Restoring composition and structure in Southwestern frequent-fire forests: A science-based framework for improving ecosystem resiliency
|Authors:||Richard T. Reynolds, Andrew J. Sanchez Meador, James A. Youtz, Tessa Nicolet, Megan S. Matonis, Patrick L. Jackson, Donald G. DeLorenzo, Andrew D. Graves|
|Type:||General Technical Report (GTR)|
|Station:||Rocky Mountain Research Station|
|Source:||Gen. Tech. Rep. RMRS-GTR-310. Fort Collins, CO: U.S. Department of Agriculture, Forest Service, Rocky Mountain Research Station. 76 p.|
AbstractPonderosa pine and dry mixed-conifer forests in the Southwest United States are experiencing, or have become increasingly susceptible to, large-scale severe wildfire, insect, and disease episodes resulting in altered plant and animal demographics, reduced productivity and biodiversity, and impaired ecosystem processes and functions. We present a management framework based on a synthesis of science on forest ecology and management, reference conditions, and lessons learned during implementations of our restoration framework. Our framework focuses on the restoration of key elements similar to the historical composition and structure of vegetation in these forests: (1) species composition; (2) groups of trees; (3) scattered individual trees; (4) grass-forb-shrub interspaces; (5) snags, logs, and woody debris; and (6) variation in the arrangements of these elements in space and time. Our framework informs management strategies that can improve the resiliency of frequent-fire forests and facilitate the resumption of characteristic ecosystem processes and functions by restoring the composition, structure, and spatial patterns of vegetation. We believe restoration of key compositional and structural elements on a per-site basis will restore resiliency of frequent-fire forests in the Southwest, and thereby position them to better resist, and adapt to, future disturbances and climates.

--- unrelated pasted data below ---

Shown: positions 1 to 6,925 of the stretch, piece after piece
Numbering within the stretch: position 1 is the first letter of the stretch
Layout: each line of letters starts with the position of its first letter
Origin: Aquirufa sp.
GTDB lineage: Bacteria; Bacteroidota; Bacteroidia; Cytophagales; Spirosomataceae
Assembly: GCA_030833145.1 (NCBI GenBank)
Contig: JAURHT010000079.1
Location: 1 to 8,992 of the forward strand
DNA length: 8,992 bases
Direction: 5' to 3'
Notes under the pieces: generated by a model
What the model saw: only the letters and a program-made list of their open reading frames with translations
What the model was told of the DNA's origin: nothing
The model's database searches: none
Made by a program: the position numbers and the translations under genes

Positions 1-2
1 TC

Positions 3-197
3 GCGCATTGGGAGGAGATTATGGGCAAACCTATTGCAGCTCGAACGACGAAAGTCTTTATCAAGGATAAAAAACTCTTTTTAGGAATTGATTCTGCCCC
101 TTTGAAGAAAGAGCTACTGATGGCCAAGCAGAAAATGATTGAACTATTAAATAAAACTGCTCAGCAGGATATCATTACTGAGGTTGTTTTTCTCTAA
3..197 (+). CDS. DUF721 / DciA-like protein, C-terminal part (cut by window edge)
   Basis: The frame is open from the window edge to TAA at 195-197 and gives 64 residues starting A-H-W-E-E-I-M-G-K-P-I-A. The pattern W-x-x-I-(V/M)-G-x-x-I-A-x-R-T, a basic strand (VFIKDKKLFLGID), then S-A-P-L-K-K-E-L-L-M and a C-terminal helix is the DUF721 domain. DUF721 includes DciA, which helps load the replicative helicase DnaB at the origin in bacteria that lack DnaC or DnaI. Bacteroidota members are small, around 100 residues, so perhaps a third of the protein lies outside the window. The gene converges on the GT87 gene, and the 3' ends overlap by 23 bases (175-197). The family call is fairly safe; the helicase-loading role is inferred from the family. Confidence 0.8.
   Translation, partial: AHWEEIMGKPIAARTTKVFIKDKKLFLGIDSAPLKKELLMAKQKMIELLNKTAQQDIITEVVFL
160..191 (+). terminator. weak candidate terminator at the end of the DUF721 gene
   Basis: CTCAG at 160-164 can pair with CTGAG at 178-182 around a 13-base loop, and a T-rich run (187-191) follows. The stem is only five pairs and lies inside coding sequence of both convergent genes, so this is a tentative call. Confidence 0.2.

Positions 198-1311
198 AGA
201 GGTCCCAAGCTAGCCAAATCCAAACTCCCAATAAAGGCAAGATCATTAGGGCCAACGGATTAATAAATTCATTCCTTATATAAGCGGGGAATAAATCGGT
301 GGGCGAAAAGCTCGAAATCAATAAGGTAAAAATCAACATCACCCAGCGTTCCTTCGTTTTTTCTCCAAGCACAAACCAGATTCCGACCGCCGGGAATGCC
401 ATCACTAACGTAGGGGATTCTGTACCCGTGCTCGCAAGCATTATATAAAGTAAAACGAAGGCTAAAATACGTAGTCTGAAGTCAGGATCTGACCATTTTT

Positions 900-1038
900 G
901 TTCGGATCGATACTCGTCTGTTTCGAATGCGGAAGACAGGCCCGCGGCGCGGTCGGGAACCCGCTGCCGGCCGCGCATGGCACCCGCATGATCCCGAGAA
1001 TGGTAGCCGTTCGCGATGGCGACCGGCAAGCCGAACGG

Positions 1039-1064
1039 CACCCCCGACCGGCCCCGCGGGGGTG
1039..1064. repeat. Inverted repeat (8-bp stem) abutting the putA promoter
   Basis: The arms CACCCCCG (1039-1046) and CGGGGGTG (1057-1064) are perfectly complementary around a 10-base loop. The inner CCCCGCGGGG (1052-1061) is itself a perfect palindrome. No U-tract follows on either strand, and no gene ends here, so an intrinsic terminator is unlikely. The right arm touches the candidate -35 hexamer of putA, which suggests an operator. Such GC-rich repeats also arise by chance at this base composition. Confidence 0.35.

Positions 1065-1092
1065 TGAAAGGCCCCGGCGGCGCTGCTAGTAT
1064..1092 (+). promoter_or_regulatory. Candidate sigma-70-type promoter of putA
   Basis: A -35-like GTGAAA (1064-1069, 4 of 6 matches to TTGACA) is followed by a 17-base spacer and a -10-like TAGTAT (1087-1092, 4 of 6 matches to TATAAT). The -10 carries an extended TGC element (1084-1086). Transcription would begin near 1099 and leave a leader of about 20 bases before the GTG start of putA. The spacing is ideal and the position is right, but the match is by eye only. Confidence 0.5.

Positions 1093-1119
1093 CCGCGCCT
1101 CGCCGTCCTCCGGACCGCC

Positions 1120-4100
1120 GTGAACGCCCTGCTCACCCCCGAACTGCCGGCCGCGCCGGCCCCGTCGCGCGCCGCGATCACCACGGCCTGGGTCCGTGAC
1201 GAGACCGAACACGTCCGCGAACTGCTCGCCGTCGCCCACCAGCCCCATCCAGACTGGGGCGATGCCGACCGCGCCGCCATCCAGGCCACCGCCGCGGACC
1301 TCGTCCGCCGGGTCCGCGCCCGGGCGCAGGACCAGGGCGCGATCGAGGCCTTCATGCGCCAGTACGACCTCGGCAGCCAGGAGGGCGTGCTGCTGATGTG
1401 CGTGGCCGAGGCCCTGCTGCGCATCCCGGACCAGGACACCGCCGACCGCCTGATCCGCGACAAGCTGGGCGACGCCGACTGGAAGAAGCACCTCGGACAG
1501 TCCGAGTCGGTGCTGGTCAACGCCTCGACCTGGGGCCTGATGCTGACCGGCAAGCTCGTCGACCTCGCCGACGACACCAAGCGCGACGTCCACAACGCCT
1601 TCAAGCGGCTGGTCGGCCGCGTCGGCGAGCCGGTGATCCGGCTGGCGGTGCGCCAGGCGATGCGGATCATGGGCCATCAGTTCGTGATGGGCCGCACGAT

Please note: Publication updated October 2016. Errors in Table 3 were corrected.